The first part of the summer film season has been relatively void of quality films aimed at older audiences, but that void is about to be filled with the arrival of “Public Enemies.”
With Johnny Depp and Christian Bale in front of the camera and Michael Mann behind it, here is a solid - not spectacular - film that should satisfy anyone looking to steer clear of those pesky Transformers.
Depp plays infamous bank robber John Dillinger at the height of his criminal escapades in the early 1930s. Dillinger’s Robin Hood-like exploits capture the imagination of the public and draw the ire of J. Edgar Hoover (Billy Crudup), who sets up a crime task headed by federal agent Melvin Purvis (Bale).
Dillinger appears to be on top of the world - a lavish lifestyle, public support despite his crimes, and a budding romance with a coat check girl named Billie Frechette (Marion Cotillard) - but it all comes crashing down when Purvis hires a crew of ex-Western lawmen who prove up to the task of stopping America’s No. 1 public enemy.
From his early days as executive producer of TV’s “Miami Vice,” to films like “Collateral” and “Heat,” Mann has shown an ability to create an interesting crime drama. He doesn’t fail here, capturing the era to perfection, but there is an almost distant feel to the material that makes the film more cold and calculated than one might expect.
Part of the problem could lie in Dillinger’s portrayal - not from Depp (who is his usual reliable self) - but from Mann, Ronan Bennett and Ana Biderman’s screenplay. The film centers more on Dillinger’s fall and his relationship with Freschette and less on his rise to criminal prominence. I would like to have seen more of Dillinger’s early days and maybe a little more from Bale as Purvis (more interaction between Depp and Bale would have been nice as well). I definitely could have handled less from Cotillard (in her first major role since her surprising Oscar win for “La Vie En Rose”).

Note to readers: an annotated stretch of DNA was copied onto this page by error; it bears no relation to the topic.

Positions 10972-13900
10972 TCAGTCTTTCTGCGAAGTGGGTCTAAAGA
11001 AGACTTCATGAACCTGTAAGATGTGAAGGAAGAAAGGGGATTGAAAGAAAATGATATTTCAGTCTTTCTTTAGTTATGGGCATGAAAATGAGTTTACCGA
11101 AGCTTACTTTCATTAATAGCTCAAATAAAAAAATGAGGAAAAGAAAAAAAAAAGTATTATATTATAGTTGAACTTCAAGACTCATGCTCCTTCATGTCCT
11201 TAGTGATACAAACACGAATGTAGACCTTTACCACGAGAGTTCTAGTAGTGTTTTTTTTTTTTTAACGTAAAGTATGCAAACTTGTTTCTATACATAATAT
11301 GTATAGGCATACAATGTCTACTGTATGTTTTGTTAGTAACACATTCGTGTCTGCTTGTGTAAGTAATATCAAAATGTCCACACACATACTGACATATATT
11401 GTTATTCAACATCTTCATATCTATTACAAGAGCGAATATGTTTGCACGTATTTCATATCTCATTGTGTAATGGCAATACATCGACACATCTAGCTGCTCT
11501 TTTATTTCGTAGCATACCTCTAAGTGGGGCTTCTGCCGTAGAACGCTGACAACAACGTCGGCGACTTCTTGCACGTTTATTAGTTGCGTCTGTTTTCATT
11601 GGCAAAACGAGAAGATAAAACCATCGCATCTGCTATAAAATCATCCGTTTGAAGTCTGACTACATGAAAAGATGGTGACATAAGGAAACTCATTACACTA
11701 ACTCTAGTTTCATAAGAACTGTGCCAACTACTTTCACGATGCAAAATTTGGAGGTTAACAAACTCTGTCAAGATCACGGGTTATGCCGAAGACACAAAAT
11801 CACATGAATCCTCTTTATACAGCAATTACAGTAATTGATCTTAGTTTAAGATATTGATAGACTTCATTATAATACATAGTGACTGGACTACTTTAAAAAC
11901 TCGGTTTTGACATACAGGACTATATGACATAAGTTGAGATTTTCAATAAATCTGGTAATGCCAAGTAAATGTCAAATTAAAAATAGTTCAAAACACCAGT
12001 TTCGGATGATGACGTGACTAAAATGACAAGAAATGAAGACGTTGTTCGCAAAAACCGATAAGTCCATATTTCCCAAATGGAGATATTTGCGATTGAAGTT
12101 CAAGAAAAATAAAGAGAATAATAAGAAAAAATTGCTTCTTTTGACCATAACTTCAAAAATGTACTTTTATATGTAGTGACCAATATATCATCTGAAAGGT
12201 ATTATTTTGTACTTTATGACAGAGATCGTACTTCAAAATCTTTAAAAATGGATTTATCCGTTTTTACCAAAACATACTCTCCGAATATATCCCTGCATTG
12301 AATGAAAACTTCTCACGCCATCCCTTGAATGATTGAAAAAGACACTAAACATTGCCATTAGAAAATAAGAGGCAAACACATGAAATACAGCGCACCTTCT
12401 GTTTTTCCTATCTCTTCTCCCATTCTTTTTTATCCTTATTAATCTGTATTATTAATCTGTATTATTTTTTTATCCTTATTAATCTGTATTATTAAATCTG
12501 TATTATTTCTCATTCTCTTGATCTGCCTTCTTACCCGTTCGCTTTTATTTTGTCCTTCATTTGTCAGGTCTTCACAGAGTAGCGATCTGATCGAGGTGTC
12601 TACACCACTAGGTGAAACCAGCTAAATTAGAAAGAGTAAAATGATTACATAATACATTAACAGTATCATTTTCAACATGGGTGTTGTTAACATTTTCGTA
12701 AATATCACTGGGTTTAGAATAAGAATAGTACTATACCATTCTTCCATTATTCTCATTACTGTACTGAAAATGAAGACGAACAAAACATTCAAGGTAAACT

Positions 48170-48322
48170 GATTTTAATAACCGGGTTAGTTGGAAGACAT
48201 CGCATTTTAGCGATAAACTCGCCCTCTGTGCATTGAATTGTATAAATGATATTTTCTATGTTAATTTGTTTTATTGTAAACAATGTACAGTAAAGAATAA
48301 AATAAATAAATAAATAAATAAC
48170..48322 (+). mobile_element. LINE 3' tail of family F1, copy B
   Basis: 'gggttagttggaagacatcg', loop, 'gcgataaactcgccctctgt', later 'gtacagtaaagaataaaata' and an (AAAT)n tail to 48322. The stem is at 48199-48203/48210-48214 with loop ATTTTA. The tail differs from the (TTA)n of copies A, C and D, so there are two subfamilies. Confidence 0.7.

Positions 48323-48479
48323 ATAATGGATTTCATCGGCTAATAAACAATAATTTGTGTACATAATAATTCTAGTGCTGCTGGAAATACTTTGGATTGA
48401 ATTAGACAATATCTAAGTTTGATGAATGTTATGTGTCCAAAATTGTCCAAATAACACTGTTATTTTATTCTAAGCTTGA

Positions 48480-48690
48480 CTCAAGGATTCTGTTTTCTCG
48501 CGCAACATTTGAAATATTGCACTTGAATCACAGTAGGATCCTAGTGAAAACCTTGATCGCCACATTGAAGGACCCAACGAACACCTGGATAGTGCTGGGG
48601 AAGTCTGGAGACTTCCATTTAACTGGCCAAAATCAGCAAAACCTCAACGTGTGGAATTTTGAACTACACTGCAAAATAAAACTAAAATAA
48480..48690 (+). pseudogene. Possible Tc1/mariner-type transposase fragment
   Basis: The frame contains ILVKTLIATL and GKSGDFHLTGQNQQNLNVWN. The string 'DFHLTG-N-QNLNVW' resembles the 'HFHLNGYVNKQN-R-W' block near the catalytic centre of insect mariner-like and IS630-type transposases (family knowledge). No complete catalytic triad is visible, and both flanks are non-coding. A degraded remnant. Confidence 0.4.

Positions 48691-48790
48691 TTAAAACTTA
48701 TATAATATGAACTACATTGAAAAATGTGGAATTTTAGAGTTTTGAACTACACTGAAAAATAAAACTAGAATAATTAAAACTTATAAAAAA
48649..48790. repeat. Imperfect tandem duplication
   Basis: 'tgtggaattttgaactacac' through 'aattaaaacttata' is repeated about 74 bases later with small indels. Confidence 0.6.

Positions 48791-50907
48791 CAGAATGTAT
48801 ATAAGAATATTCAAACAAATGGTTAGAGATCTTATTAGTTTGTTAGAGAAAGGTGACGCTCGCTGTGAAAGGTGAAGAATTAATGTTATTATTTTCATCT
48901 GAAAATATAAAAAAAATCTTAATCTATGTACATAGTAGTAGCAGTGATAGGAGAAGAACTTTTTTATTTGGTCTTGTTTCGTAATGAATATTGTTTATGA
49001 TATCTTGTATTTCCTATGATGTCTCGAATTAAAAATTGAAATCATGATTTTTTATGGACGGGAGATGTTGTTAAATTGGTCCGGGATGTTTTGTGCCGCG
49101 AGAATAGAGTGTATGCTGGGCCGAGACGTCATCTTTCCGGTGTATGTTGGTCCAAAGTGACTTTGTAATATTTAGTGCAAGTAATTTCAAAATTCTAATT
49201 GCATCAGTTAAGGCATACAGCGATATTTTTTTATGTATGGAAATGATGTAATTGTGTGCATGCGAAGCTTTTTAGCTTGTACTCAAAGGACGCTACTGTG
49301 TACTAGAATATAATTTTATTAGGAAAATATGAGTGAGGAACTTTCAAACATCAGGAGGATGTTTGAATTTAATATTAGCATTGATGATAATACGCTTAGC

When Dillinger is robbing banks and being chased by the feds, the film has some sizzle, but when the focus is on the romance, that sizzle fades.
There is still enough to make “Public Enemies” worth a look, but anyone expecting a potential Oscar contender might come away slightly disappointed.
DVD dandy of the week
This week’s dandy is the 20th anniversary re-release of “Do the Right Thing” (A), Spike Lee’s gripping drama that is still one of the filmmaker’s best works.
“Do the Right Thing” follows escalating racial tensions on a hot summer day in the Bedford-Stuyvesant section of Brooklyn, which culminates in a shocking act of violence.
Lee plays a pizza delivery boy named Mookie, who interacts with many of the neighborhood’s more prominent inhabitants - including Sal (Danny Aiello), the Italian pizzeria owner, and his two sons (John Turturro and Richard Edson); a wise older man known as Da Mayor (Ossie Davis); and a young man named Buggin Out (Giancarlo Esposito), who fuels the racial tension.
Lee has created one his most powerful works with “Do the Right Thing,” creating a fascinating study of a community that hooks the audience, then turning the tables with a final act by one character that still sparks debate two decades after the initial release.
There were a lot of great films in 1989, but it is still a head scratcher how this film failed to earn a Best Picture nomination (the five nominees were “Born on the Fourth of July,” “My Left Foot,” “Driving Miss Daisy,” “Dead Poets Society” and “Field of Dreams” - “Daisy” took the top prize). No offense to any of those films, each of which is very good, but none carries the same emotional impact and none has stood the test of time quite like “Do the Right Thing.”
“Do the Right Thing” is rated R for violence, language and some sexual situations and the 20th anniversary edition is now available on DVD.
— Micheal Compton is a sportswriter/movie reviewer for the Daily News. He can be reached at 783-3247 or at email@example.com.